Access to Health Care in the United States Research Paper

Pages: 4 (1436 words)  ·  Bibliography Sources: 8  ·  File: .docx  ·  Level: College Junior  ·  Topic: Healthcare

¶ … 2002, more than 43 million Americans were without adequate health care. In the Coverage That Matters, 2001, et. al study, (as cited in Un-insurance Facts and Figures: The Institute of Medicine of the National Academes, year unknown). Furthermore, the U.S. was, at that time, the only developed country, other than South Africa, that did not provide health care for all of its citizens. In Stephen M. Ayers' study (as cited in the U.S. Healthcare System: The Best in the World or Just the Most Expensive, 2001) . Insufficient health care can ultimately create more serious issues for the uninsured person; the effects of which can spread to the person's family, society in general, and ultimately the economy. For example, increased or worsened health conditions can lead to psychological or emotional stress on the family. Additionally, loss of employment, increased debt, or even bankruptcy can result in emotional stress and hardship on the individual and the family.

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Adverse effects on the economy are not as often anticipated as a result of lack of health care. However, when under-insurance leads to loss of work, increased debt, or bankruptcy, the economy is affected because ultimately banks and other economic institutions are required to absorb the unpaid debt. Furthermore, businesses that rely on consumer spending will ultimately lose revenue because the consumer is unable to patronize the business or obtain credit. The consumer will suffer financially from bad credit ratings which will affect their finances for years to come.

Research Paper on Access to Health Care in the United States Assignment

In Michael Moore's documentary Sicko, the Smith family was interviewed and featured as a working middle class family whose lives were greatly affected by under-insurance. Mr. Smith suffered three heart attacks and his wife was diagnosed with cancer. As a result of the medical deductibles, the Smiths could no longer afford their home and ultimately moved into their daughter's basement. This example demonstrates a problem with the current health care system -- lack of affordability -- which could lead to severe financial hardship and ultimately loss of livelihood and lifestyle.

In Sicko, another problem with the current health care system was examined -- lack of treatment. Mr. Tracy Pierce was suffering from kidney cancer. He did not have health care and was denied health insurance as a result of his illness. Mr. Pierce ultimately died not having obtained the necessary medical care. The health care industry frequently denies treatment to those in need due to pre-existing medical conditions; many individuals are dropped from their private plans because to retain would be too costly. Moore, Mike (2007). Sicko. Retrieved from http://www.documentarywire.com/sicko/.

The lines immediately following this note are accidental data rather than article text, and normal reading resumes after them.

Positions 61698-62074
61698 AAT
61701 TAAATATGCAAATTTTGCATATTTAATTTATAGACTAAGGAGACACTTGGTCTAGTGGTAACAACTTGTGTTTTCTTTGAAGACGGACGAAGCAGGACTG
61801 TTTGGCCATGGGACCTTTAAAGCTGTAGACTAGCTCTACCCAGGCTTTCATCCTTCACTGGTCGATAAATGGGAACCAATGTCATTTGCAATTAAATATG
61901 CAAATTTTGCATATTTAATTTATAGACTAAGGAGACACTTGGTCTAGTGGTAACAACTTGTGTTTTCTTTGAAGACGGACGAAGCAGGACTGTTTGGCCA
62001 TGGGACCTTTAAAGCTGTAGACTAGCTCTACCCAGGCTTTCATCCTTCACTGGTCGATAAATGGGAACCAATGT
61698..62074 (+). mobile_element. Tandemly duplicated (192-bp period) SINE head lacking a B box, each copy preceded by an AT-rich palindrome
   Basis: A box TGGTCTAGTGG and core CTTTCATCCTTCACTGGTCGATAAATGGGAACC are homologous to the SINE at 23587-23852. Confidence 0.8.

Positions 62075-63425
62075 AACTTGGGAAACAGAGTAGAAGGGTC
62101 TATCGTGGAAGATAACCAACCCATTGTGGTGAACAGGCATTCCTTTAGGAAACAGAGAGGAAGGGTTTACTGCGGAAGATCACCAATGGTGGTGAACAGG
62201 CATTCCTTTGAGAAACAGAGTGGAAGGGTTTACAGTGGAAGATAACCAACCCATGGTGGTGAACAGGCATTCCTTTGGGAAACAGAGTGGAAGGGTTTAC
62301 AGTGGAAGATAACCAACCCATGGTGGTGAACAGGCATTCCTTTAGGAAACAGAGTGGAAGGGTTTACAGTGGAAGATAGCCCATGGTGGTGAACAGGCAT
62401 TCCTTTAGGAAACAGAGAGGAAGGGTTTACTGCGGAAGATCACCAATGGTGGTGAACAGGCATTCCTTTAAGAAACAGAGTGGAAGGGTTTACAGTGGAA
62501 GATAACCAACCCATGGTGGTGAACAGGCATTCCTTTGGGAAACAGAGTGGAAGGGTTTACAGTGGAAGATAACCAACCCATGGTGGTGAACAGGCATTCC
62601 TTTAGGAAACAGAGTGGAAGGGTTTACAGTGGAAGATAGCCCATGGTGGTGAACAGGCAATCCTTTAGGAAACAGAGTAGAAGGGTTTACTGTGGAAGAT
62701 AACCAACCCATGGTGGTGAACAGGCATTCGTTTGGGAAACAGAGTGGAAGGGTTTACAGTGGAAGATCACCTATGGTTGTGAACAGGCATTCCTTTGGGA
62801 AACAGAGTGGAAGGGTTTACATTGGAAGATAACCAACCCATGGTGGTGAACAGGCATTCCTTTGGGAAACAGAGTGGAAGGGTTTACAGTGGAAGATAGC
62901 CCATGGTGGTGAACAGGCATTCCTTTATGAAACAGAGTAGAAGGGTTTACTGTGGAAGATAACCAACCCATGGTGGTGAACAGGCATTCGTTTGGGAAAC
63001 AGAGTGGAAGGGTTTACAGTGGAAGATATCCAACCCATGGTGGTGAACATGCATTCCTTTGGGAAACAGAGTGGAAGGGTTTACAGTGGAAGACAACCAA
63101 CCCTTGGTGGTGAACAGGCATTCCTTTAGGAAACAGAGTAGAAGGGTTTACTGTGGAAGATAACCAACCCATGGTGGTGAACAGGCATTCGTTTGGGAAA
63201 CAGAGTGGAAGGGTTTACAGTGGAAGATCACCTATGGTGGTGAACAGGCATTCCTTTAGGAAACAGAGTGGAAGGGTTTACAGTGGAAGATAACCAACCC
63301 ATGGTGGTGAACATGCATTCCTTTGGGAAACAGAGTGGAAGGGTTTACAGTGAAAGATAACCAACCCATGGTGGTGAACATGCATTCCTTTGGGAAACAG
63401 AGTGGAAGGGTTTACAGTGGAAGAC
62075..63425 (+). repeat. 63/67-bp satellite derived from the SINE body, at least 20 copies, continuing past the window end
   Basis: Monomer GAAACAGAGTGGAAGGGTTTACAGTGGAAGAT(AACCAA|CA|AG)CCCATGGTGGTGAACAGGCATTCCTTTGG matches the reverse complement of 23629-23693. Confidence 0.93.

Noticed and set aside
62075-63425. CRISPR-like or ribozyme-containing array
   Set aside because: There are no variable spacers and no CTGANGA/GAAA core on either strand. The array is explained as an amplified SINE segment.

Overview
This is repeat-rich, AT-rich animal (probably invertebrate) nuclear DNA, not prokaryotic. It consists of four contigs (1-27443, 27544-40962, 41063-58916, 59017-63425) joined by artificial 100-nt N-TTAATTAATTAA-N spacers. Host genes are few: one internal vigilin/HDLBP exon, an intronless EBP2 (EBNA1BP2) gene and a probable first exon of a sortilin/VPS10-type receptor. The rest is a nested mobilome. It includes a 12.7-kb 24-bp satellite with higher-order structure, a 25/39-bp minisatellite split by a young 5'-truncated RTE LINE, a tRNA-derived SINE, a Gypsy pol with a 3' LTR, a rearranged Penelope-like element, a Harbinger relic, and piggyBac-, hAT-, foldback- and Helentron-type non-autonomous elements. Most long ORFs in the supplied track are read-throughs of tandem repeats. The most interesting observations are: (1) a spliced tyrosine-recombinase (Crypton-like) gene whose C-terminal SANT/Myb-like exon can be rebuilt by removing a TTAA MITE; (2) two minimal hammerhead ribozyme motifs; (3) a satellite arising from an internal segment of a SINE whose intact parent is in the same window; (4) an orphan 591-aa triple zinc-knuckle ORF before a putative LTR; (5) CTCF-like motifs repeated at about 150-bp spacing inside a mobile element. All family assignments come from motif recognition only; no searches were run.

It remains to be seen, especially in light of the ramifications on the individual, family, and economy, why the U.S. suffers from the problem of prevalent under-insurance, when most other countries such as Canada, England, France, and Cuba do not. One explanation based on the implications of Sicko, is that in the U.S., the health care system is a business. There is an ongoing financial tension existing between the revenue for health care system vs. The medical needs of Americans. If a patient becomes too expensive, the threat exists that the person will lose her medical benefits; if a person is a too much of a financial risk, the threat exists that the person will not obtain benefits at all.

In comparison with countries offering universal health care such as Canada, England, France, and Cuba, the U.S. health care system is more expensive and less effective. In the Organization for Economic Health and Development 2000 study, a Comparison Analysis of 29 Countries (Paris: OECD 2000), as cited in the article, the U.S. Healthcare System: The Best in the World or Just the Most Expensive (2001). One explanation for this phenomenon is that the lack of treatment that results from being under insured causes worsened health conditions which in turn are more costly on the health care system. In Coverage That Matters, 2001, et. al study as cited in Un-insurance Facts and Figures: The Institute of Medicine of the National Academes, (year unknown).

In Sicko, the countries that have universal health care -- Canada, England, France, and Cuba -- were spotlighted. In Cuba, a comparison of prescription medications revealed that in Cuba a patient would pay $0.5 for a prescription compared to $120 in the U.S. For the same medication. In Canada,… [END OF PREVIEW] . . . READ MORE

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https://www.essaytown.com/subjects/paper/access-health-care-united-states/165558.